US6217118 *Jun 16, 1998Apr 17, 2001Trw Occupant Restraint Systems Gmbh & Co. KgCar seat with displaceable head rest
US6283547 *Sep 2, 1998Sep 4, 2001Heinz BauerBack rest of a motor vehicle seat, which has an adjustable shoulder rest
US6361113Dec 6, 2000Mar 26, 2002Trw Occupant Restraint Systems Gmbh & Co. KgVehicle seat with displaceable headrest
US6447062 *Jun 1, 2000Sep 10, 2002Bertrand Faure Sitztechnik Gmbh & Co. KgBackrest of a motor vehicle seat
US6530622 *Mar 16, 2001Mar 11, 2003Johnson Controls Technology CompanyBiomechanical vehicle seat
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US6543852 *Jun 27, 2001Apr 8, 2003Aisin Seiki Kabushiki KaishaHeadrest device
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US7543888 *Apr 3, 2008Jun 9, 2009Toyota Boshoku Kabushiki KaishaVehicle seats
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US8020935 *Mar 4, 2009Sep 20, 2011C. Rob. Hammerstein Gmbh & Co. KgElectrically height adjustable head rest device for an automotive vehicle
US8091967 *Sep 10, 2009Jan 10, 2012Brose Fahrzeugteile Gmbh & Co. Kg, CoburgSpindle drive for a lumbar support in the backrest structure of a motor vehicle seat
US20110043019 *Nov 14, 2008Feb 24, 2011Johnson Control Technology CompanyVehicle seat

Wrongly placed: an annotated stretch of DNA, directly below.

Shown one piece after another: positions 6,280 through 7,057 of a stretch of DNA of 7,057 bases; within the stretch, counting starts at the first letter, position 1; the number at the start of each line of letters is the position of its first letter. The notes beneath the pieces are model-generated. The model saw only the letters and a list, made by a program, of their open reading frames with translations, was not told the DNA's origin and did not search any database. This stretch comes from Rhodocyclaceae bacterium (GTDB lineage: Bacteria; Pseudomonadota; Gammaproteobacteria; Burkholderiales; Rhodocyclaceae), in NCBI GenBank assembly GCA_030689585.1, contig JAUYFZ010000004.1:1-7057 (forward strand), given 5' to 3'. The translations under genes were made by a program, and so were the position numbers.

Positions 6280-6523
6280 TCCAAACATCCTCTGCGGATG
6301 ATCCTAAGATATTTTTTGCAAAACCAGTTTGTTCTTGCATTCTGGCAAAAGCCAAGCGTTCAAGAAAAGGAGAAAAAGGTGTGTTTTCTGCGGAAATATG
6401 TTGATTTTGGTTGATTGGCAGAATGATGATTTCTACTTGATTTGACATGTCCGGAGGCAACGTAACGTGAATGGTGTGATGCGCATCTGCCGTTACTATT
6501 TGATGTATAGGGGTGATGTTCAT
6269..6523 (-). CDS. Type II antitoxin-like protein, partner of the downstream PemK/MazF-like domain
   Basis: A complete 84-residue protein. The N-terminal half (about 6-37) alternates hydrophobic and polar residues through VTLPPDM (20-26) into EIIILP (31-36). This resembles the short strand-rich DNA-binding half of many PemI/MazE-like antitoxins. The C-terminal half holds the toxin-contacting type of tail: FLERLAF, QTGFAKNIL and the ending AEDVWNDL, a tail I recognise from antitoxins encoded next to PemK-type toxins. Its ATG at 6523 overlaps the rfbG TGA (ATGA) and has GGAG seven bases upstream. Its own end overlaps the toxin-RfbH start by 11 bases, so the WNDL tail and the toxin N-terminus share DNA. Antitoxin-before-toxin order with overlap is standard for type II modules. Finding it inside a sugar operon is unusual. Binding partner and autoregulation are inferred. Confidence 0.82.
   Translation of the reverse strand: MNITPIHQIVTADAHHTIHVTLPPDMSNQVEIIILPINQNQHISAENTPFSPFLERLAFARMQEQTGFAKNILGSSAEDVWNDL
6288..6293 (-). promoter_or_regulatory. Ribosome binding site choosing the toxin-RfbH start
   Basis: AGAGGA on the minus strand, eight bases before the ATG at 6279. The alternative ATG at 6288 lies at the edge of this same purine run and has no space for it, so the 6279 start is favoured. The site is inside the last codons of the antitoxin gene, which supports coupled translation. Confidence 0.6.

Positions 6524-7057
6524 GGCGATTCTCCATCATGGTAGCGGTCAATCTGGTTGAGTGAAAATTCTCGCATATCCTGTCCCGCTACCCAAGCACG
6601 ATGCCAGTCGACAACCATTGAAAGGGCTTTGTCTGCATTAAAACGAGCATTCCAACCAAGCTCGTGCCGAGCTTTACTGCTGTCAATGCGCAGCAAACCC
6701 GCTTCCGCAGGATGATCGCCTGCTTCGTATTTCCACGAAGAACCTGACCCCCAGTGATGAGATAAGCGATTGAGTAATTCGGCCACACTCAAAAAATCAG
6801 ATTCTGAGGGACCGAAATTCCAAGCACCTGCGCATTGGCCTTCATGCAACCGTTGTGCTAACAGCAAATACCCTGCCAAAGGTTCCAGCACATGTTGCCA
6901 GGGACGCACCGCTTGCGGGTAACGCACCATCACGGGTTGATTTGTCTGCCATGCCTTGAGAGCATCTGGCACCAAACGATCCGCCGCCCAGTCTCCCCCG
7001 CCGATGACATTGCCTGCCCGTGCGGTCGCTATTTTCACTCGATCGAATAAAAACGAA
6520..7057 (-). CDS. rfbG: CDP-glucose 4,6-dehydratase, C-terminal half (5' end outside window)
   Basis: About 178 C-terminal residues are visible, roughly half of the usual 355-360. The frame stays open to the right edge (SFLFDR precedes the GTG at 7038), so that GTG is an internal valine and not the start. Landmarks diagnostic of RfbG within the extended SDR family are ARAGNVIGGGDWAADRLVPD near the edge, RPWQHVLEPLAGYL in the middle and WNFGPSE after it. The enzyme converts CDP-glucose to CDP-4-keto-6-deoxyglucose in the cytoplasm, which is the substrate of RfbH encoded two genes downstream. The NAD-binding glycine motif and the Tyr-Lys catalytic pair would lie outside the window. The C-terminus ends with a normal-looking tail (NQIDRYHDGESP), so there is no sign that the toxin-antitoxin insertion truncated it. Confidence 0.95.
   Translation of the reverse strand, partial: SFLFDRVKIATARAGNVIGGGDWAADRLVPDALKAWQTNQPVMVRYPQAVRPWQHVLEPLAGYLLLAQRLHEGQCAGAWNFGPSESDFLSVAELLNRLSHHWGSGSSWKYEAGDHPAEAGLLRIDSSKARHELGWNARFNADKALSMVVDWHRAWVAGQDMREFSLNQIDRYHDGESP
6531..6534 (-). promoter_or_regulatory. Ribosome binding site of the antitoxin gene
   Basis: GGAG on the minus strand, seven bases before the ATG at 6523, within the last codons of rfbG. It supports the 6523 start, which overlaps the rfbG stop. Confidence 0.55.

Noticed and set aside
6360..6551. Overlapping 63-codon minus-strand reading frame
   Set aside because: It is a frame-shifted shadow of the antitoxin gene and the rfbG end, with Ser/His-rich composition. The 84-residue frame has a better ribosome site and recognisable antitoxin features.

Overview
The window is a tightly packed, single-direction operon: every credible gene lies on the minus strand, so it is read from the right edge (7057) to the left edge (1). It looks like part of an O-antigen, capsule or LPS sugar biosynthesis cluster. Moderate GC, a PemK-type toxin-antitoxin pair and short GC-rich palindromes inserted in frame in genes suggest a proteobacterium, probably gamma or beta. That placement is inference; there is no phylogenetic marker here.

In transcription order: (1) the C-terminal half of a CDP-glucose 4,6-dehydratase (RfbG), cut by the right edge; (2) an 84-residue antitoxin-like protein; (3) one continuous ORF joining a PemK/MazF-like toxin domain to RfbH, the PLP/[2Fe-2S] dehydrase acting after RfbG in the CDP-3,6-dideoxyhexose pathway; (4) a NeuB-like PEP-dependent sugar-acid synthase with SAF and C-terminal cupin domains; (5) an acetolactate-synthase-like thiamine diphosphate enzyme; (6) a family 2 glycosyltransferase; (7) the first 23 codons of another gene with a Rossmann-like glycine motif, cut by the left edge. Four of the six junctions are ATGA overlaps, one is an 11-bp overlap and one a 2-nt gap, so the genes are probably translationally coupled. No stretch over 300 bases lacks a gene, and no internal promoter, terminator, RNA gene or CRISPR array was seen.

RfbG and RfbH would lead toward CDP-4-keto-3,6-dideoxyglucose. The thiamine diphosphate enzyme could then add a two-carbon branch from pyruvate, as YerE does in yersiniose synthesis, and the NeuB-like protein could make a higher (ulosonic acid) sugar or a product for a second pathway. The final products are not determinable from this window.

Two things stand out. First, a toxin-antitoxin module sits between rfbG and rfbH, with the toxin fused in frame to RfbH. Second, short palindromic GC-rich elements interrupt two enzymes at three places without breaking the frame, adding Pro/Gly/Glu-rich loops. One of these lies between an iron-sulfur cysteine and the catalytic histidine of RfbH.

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WO2001010669A1 *Jul 27, 2000Feb 15, 2001Lear CorpFoldable u-shaped headrest
Classifications
U.S. Classification297/410, 297/353, 297/284.1, 297/408
International ClassificationB60N2/22, B60N2/48
Cooperative ClassificationB60N2/2222, B60N2/4829, B60N2/4808, B60N2/4852
European ClassificationB60N2/48C2C, B60N2/22G, B60N2/48C3C, B60N2/48C2
Legal Events
DateCodeEventDescription
Dec 29, 1997ASAssignment
Owner name: BROSE FAHRZEUGTEILE GMBH & CO. KG. COBURG, GERMANY
Free format text: ASSIGNMENT OF ASSIGNORS INTEREST;ASSIGNORS:SZERDAHELYI, FERENC;PLEISS, EBERHARD;REEL/FRAME:008908/0795
Effective date: 19970915
Apr 26, 2002FPAYFee payment
Year of fee payment: 4
Apr 21, 2006FPAYFee payment
Year of fee payment: 8
Jun 21, 2010REMIMaintenance fee reminder mailed
Nov 17, 2010LAPSLapse for failure to pay maintenance fees
Jan 4, 2011FPExpired due to failure to pay maintenance fee
Effective date: 20101117